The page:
40. 40.
    Cf. the introduction to the translation of Speech and Phenomena by Newton Garver.Google Scholar
  41. 41.
    Derrida thus strikes a line here that is reminiscent of Hegel’s reflection on the question of the immediacy or mediacy of a given object to sense-certainty. Hegel argues that although commonly we would assume that an object in front of us is given to us immediately within the confines of space and time, he can show that it is exactly the framework of space and time which is given as “here” and “now” (“Mer” und “jetzt”) that indeed causes the mediacy of any given object to sense-certainty. Even though the “now” and the “here” both can be maintained (“aufbewahrt”) in their universality, their sense of immediacy with a respect to a specific time or place changes constantly and cannot be maintained in the same fashion. Hegel concludes that sense-certainty is nothing but the history of its movement (“…daß die Dialektik der sinnlichen Gewißheit nichts anderes als die einfache Geschichte ihrere Bewegung ihrer Erfahrung und die sinnliche Gewißheit selbst nichts anderes als nur diese Geschichte ist.”).Google Scholar
  42. 42.
    Speech and Phenomena, p. 4/6.Google Scholar
  43. 43.
    Speech and Phenomena Ibid, p. 60/54.Google Scholar
  44. 44.
    Speech and Phenomena Ibid, p. 9/10.Google Scholar
  45. 45.
    Speech and Phenomena Ibid, pp. 31–32/29-30.Google Scholar
  46. 46.
    Speech and Phenomena Ibid, p. 70. Derrida introduces the trace with explicit reference to Emmanuel Levinas and his most recent work (Autrement).Google Scholar
  47. 47.
    Jacques Derrida, “Des tours de Babel,” Psyche: Inventions de l’autre, trsl. and ed. by Joseph F. Graham, “Des Tours de Babel,” Difference in Translation, pp. 203-237/165-207; henceforth referred to as “Babel, p. French/English.”Google Scholar
  48. 48.
    Walter Benjamin, “Die Aufgabe des Übersetzers,” Illuminationen.Google Scholar
  49. 49.
    Babel, p. 203/165.Google Scholar
  50. 50.
    Voltaire, Dictionnaire philosophique, reprinted edition from 1700, Paris, 1969.Google Scholar
  51. 51.
    So quoted from Derrida, Psyché, p. 204/166.Google Scholar
  52. 52.
    Babel, p. 205/167.Google Scholar
  53. 53.
    Ibid, p. 220/187.Google Scholar
  54. 54.
    Ibid, p. 228/195-196.Google Scholar
  55. 55.
    Ibid, pp. 233/202-203.Google Scholar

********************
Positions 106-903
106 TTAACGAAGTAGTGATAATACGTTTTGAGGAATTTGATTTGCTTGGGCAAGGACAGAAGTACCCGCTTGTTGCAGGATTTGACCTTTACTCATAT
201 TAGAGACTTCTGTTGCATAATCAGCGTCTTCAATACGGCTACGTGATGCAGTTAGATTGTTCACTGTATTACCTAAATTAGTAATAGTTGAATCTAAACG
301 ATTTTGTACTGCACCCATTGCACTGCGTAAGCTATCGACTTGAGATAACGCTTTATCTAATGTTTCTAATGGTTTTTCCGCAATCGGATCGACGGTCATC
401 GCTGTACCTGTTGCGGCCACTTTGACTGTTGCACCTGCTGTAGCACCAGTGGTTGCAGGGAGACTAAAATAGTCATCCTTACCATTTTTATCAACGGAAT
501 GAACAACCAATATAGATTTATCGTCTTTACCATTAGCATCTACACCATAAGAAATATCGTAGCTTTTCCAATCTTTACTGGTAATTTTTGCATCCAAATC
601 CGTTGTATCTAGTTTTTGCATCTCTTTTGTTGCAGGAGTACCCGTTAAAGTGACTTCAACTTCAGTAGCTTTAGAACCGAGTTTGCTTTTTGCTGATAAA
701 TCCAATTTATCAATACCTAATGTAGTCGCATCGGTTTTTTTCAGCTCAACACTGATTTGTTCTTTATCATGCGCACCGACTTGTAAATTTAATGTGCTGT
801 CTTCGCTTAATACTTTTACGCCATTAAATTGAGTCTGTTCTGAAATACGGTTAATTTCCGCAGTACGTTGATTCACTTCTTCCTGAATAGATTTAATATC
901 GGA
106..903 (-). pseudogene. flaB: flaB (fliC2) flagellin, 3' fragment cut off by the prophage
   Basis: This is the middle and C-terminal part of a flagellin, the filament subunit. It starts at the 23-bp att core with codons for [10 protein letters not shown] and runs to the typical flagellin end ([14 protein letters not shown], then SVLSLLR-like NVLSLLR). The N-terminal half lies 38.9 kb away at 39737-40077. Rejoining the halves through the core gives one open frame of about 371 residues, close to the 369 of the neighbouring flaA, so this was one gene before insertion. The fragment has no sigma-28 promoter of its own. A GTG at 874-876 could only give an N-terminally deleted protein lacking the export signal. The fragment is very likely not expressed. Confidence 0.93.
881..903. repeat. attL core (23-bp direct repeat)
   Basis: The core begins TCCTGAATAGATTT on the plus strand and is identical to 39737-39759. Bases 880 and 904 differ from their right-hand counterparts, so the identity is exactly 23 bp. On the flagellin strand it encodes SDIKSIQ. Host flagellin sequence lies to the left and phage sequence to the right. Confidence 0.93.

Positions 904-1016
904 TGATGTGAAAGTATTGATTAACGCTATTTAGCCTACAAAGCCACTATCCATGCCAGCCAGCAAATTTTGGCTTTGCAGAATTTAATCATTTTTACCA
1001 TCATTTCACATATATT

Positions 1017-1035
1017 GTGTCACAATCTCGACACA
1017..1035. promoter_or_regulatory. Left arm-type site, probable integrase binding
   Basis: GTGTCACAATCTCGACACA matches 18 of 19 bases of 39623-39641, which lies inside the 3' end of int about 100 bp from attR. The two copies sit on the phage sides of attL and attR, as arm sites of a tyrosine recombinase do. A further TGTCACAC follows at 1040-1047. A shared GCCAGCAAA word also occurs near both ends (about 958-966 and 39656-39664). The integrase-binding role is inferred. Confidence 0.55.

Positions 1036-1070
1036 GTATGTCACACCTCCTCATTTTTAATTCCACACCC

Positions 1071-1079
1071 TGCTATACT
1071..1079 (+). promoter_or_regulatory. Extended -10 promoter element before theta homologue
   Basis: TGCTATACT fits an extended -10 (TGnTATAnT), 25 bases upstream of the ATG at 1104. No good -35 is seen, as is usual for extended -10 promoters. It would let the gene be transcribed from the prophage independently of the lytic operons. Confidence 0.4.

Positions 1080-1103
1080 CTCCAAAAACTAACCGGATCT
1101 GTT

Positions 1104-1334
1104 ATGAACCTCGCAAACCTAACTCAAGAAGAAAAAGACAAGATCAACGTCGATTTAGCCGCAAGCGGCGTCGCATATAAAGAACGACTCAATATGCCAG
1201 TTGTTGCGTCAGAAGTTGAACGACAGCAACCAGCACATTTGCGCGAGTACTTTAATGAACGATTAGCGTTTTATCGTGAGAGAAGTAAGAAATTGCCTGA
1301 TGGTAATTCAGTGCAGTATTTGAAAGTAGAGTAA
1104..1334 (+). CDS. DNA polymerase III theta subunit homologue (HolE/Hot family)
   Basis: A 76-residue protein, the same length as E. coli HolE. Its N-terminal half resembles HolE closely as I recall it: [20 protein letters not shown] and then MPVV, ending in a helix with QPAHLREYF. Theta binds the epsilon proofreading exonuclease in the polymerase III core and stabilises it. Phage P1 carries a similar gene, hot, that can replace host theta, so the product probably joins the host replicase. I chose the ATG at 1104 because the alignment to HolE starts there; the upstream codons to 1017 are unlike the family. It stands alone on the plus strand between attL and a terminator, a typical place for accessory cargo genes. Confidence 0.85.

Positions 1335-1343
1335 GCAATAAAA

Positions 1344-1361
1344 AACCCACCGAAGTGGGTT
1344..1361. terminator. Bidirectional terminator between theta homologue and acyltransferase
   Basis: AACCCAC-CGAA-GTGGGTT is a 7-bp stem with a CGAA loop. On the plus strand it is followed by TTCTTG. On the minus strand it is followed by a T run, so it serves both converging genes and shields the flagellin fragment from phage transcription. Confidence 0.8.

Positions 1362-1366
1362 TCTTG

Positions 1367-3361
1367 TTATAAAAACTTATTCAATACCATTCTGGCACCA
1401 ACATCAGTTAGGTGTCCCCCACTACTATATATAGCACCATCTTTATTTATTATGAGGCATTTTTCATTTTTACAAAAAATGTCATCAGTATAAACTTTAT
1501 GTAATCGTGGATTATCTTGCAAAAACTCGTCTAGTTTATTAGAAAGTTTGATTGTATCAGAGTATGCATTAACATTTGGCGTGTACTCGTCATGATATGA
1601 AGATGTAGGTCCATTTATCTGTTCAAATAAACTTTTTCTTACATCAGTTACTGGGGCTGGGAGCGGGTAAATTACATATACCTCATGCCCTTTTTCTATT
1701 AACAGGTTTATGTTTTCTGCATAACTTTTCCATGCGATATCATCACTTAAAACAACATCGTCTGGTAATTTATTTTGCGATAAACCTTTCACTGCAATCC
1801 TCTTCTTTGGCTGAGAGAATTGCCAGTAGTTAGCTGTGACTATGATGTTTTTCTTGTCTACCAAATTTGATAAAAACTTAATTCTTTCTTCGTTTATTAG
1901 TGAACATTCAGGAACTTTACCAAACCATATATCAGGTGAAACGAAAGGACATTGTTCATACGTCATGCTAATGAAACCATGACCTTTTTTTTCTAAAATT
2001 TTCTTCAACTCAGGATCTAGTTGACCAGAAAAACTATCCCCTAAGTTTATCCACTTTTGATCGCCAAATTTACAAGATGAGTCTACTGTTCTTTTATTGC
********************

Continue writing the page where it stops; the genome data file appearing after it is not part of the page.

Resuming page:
56. 56.
    Ibid, p. 233/202.Google Scholar
  57. 57.
    It might be beneficial at this point to remember also that virtually the same structure that Benjamin suggests for the process of translation is what Bergson had, approximately forty years earlier, expressed in his Matter and Memory about the function of memory. At least one aspect of this memory-image, which is also asymptotically located between pure memory and pure perception, is that every part of it bears a date and is thus unrepeatable. In other words, every new experience adds another layer to the memory already accumulated. Bergson thus notes “at each repetition there is progress” that is to say the repetition is never simply just a repetition. It includes an ever-increasing surplus.This became especially clear to me during a conversation with my friend and colleague Gereon Kopf who is presently working on a thesis on body-mind philosophy in relation to Bergson.Google Scholar
  58. 58.
    Die Aufgabe, p. 51. 59 Babel, pp. 217/182.Google Scholar
  59. 60.
    Ibid, p. 218/184.Google Scholar
  60. 61.
    Ibid, p. 219/184.Google Scholar
  61. 62.
    Ibid, p. 224/191.Google Scholar
  62. 63.
    Ibid, p. 224/191.Google Scholar
  63. 64.
    Ibid, p. 233/202.Google Scholar
  64. 65.
    Ibid, p. 235/204.Google Scholar
  65. 66.
    Apocalyptic Tone, pp. 10/3-4.Google Scholar
  66. 67.
    Derrida also makes a couple of remarks about the possibility of thanking and gratitude in this context which should probably be read together with similar thoughts in his essay “En ce moment dans cet oeuvre me voici,” At this point it should suffice to say that gratitude, like translations, are impossible, since they presuppose the possibility of a return to the giver/author of the gift/text. In that sense the giver/author will always remain other to my own efforts to respond.Google Scholar
  67. 68.
    Babel, p. 235/205.Google Scholar

Copyright information

© Springer Science+Business Media Dordrecht 1998

Authors and Affiliations

  • Martin C. Srajek
    • 1
  1. 1.University of Illinois at Urbana-ChampaignIllinoisUSA